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Kidney Week

Abstract: TH-PO750

Characterizing Nonlinear GFR Decline in Children with Kidney Diseases

Session Information

  • Pediatric CKD
    November 07, 2019 | Location: Exhibit Hall, Walter E. Washington Convention Center
    Abstract Time: 10:00 AM - 12:00 PM

Category: Pediatric Nephrology

  • 1700 Pediatric Nephrology

Authors

  • Ng, Derek, Johns Hopkins Bloomberg School of Public Health, Baltimore, Maryland, United States
  • Warady, Bradley A., Children's Mercy Kansas City, Kansas City, Missouri, United States
  • Furth, Susan L., The Children's Hospital of Philadelphia, Philadelphia, Pennsylvania, United States
  • Schwartz, George J., University of Rochester, Rochester, New York, United States
Background

GFR decline in kidney disease is frequently treated as linear in clinical research. The Chronic Kidney Disease in Children (CKiD) cohort provided long-term follow-up to characterize and describe GFR decline using non-linear models and accounted for risk stage using the newly developed pediatric classification.

Methods

CKiD participants contributed up to 13 follow-up years and provided annual estimated GFR data. To account for diagnosis, separate models were fit by non-glomerular and glomerular diseases. Linear mixed effects models were fit with log GFR as the outcome and a quadratic effect of time, with random effects for intercept, time and time2. Baseline proteinuria categories (<0.5, 0.5 to 2, >2mg/mgCr) modified each parameter. Empirical Bayes estimates quantified individual-specific entry GFR, and changes within 5 years and between 5 and 10 years and were stratified by baseline CKD risk stage (initial GFR entry and observed proteinuria). Stable GFR was defined as no decline.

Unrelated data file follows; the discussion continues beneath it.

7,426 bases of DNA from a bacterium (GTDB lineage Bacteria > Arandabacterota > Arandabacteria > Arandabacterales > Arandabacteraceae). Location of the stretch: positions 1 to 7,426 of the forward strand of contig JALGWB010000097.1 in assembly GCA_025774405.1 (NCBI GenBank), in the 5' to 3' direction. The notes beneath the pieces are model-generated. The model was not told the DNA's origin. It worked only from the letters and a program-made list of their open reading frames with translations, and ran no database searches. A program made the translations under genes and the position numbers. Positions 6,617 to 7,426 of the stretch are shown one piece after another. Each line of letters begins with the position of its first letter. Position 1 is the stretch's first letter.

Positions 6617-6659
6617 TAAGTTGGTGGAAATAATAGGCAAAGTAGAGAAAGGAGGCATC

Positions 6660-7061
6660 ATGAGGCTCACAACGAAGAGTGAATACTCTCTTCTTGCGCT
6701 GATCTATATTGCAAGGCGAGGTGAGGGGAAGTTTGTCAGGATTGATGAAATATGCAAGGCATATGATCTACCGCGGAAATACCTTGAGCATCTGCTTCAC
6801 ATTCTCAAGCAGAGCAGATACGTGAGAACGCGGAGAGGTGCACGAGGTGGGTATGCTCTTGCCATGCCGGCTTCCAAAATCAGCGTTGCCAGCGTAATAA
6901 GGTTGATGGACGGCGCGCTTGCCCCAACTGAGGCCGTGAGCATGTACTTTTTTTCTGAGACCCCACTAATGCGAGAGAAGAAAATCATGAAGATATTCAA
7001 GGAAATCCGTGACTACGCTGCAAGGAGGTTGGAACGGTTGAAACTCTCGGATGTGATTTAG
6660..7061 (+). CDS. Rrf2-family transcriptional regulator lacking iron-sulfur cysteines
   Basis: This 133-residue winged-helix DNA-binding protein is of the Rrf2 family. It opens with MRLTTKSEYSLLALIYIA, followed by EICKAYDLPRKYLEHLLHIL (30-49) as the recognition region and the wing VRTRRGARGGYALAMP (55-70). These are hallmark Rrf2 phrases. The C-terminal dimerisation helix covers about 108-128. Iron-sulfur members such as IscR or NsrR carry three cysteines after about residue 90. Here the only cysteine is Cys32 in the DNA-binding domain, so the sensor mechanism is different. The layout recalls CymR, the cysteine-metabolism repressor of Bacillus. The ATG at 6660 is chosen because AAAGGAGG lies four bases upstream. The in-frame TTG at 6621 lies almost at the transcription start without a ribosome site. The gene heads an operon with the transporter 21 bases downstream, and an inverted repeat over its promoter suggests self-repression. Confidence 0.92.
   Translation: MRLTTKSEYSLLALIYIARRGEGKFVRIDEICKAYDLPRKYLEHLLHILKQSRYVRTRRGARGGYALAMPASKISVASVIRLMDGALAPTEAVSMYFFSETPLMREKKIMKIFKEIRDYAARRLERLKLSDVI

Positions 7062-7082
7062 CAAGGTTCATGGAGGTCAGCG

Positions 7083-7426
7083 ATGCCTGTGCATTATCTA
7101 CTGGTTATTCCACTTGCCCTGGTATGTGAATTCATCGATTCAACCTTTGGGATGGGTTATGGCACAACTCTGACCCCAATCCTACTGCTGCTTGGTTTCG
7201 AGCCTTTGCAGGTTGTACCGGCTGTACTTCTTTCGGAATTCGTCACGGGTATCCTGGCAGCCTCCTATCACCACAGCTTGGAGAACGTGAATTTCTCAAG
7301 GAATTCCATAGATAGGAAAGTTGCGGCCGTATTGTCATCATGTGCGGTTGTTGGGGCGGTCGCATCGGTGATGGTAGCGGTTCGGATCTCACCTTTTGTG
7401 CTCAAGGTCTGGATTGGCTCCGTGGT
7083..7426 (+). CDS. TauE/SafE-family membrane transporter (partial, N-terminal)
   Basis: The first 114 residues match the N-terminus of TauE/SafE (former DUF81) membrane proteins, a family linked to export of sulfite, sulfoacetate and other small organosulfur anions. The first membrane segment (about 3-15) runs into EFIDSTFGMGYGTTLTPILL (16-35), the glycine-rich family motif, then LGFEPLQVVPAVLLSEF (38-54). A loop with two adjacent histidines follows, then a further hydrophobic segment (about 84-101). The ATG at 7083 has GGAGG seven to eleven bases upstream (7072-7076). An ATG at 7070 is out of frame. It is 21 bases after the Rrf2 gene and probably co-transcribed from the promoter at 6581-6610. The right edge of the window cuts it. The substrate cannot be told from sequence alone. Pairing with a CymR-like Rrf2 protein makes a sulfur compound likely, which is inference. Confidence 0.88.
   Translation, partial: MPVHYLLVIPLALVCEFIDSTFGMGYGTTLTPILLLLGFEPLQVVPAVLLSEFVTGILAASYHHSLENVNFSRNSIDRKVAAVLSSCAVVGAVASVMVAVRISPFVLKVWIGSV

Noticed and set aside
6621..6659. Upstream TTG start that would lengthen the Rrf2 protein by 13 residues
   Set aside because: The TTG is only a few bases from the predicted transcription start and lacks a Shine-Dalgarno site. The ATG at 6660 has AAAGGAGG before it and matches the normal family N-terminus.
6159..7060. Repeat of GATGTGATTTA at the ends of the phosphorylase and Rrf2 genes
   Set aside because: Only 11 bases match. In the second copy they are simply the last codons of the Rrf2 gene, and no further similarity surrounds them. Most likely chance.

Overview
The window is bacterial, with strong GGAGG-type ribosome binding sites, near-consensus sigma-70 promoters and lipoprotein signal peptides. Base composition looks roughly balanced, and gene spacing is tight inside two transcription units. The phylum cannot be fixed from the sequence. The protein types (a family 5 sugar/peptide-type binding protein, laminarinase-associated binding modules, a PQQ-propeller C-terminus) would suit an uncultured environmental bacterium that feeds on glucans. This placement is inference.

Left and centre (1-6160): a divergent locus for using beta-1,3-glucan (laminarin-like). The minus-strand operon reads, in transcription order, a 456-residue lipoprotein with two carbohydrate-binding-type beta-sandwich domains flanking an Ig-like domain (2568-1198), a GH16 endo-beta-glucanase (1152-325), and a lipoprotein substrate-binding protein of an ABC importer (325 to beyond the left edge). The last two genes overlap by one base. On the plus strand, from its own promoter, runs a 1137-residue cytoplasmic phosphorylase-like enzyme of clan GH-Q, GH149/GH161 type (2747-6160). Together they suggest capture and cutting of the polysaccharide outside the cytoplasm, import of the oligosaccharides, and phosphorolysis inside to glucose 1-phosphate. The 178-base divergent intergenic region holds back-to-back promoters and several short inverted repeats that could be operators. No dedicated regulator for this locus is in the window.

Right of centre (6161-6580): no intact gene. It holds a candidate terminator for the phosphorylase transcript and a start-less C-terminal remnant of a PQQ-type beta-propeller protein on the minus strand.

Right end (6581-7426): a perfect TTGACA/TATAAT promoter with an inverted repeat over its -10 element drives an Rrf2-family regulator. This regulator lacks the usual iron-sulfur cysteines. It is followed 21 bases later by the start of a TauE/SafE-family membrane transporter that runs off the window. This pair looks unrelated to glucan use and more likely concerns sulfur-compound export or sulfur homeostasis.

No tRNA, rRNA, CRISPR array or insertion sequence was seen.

Results

A total of 757 and 275 children with non-glomerular and glomerular CKD, contributed 3926 and 1213 observations with 45% and 30% contributing at least 5 years. Most participants entered at Stage A or B (lowest severity) risk: for the non-glomerular and glomerular groups, 48% and 39% were in Stage A; 32% and 31% were in Stage B, respectively. The quadratic term for time offered significantly better fit than a linear effect only, for both groups (both p<0.001), and proteinuria significantly modified GFR trajectory. Nearly all children (95%) with non-glomerular diseases and 74% of those with glomerular diseases experienced faster percent decline in the second 5 years compared to the first 5 years, regardless of initial CKD stage. About 1/3 had stable GFR in the first 5 years in both non-glomerular and glomerular groups (27% and 31%), and Stages A and B comprised the vast majority of these first 5 year stable groups (86% and 69%). However, only 5% and 14% had a stable GFR in the second 5 years, respectively.

Conclusion

In general, in children with kidney diseases, GFR decline was not constant, but accelerated over time, and there was substantially more variability in glomerular disease. Mixed effects models provided individual non-linear trajectories and the challenge of heterogeneous disease duration at study entry was overcome by stratification by baseline CKD risk stage.

Funding

  • NIDDK Support